I have a confession to make to you. When I was a child, I once hit my sister in the leg with the vacuum cleaner cord. Really hard. Hard enough to leave a red stripe. (She totally deserved it), but I do feel sorry for it.
The most vivid part of the memory is working to convince my sister not to tattle to Mother when she returned home. I cried more than my sister did, trying to convince her to keep quiet and not tell. I bargained with her, tried to bribe her by offering to do her chores. I think I even offered money.
It didn’t work. As soon as Mother came home…the truth was out. I got in trouble that day (even though my sister totally deserved to have her leg striped by that cord).
“Prophets are not without honor, except in their hometown.”
I love this line from Jesus. It makes me feel all nice and warm during those times when I try to say something to someone, and they flat out refuse it, or ignore me. When they don’t listen to me, I can remind myself, “Well, I’m just like Jesus that way… Jesus had this problem too. ‘Prophets are not without honor, except in their hometown.’”
And, maybe one reason that prophets have no honor in ‘their hometowns’ is because no siblings like the one who tattles.. But, were it not for the tattler, sometimes the truth would not be spoken. And, the truth needs to be spoken, because only then can healing take place. And healing is what we need now…a space for truth and healing and wholeness.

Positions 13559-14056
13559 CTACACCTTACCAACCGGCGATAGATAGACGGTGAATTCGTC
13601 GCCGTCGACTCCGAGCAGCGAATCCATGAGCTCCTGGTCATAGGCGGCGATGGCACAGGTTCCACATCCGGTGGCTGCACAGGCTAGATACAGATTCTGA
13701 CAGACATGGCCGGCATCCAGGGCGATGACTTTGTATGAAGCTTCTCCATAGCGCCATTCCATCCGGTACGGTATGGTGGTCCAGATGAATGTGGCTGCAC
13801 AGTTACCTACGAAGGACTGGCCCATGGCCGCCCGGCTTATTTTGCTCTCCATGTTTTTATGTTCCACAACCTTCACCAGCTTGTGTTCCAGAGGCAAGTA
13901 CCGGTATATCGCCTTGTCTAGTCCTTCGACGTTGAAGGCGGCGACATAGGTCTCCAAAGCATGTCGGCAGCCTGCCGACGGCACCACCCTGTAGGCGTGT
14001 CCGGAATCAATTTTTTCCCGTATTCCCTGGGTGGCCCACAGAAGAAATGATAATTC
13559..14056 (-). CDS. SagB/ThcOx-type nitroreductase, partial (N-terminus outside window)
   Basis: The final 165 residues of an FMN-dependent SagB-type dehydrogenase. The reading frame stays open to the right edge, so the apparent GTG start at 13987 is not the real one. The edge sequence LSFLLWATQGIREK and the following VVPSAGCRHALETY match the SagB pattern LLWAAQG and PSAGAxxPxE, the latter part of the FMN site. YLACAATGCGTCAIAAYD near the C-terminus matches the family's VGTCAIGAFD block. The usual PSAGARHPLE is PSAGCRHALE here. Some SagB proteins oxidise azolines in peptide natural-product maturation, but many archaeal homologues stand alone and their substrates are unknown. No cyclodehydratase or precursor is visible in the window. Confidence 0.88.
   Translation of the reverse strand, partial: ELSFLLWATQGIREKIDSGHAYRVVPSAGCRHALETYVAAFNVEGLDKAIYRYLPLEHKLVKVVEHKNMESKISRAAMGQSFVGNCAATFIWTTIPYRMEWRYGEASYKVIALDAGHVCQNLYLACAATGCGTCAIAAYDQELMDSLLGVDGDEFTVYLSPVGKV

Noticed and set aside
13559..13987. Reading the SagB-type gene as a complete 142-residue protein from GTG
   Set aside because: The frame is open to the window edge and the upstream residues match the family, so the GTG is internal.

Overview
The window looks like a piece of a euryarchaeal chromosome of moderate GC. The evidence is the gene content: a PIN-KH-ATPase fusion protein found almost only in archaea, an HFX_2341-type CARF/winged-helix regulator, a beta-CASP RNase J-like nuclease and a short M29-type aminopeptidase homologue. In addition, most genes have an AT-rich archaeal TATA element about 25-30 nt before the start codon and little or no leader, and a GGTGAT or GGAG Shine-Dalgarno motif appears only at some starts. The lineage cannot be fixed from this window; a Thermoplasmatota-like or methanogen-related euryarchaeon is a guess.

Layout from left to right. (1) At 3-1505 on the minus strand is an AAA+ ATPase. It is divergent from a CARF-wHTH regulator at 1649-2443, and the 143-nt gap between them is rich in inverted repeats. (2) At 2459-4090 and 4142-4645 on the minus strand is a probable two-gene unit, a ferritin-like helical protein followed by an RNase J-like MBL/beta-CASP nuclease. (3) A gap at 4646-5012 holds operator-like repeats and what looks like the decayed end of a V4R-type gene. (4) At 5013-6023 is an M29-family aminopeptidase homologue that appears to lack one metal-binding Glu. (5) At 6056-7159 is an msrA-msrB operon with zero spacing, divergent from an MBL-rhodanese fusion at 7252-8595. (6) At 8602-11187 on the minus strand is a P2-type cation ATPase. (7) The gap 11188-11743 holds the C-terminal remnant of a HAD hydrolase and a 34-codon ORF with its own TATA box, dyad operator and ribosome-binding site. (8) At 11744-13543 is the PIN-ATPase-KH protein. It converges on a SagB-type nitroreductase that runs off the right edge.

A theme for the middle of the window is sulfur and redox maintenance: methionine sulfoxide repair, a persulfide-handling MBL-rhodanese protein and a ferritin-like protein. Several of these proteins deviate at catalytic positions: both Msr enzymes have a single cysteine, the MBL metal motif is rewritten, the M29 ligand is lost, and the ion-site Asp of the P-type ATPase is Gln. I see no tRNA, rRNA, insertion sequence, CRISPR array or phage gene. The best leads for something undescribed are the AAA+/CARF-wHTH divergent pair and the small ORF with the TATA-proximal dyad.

Jesus knew that the disciples were going to face resistance. They didn’t know it. I don’t think they would have followed along so easily if they knew what lay in their futures. I look at the stained glass windows in our chapel, noticing the images for many that show how they were killed: saws, axes, swords…. Jesus knew that discipleship is costly.
So, he worked to prepare them. He wanted them to see a glimpse of the struggle that comes from embarking, as our new Presiding Bishop Michael Curry says, on this “Jesus movement.” This “Jesus movement” that seeks, above all, to embody God’s love in this world and invite others to participate and take their place in the Body of Christ.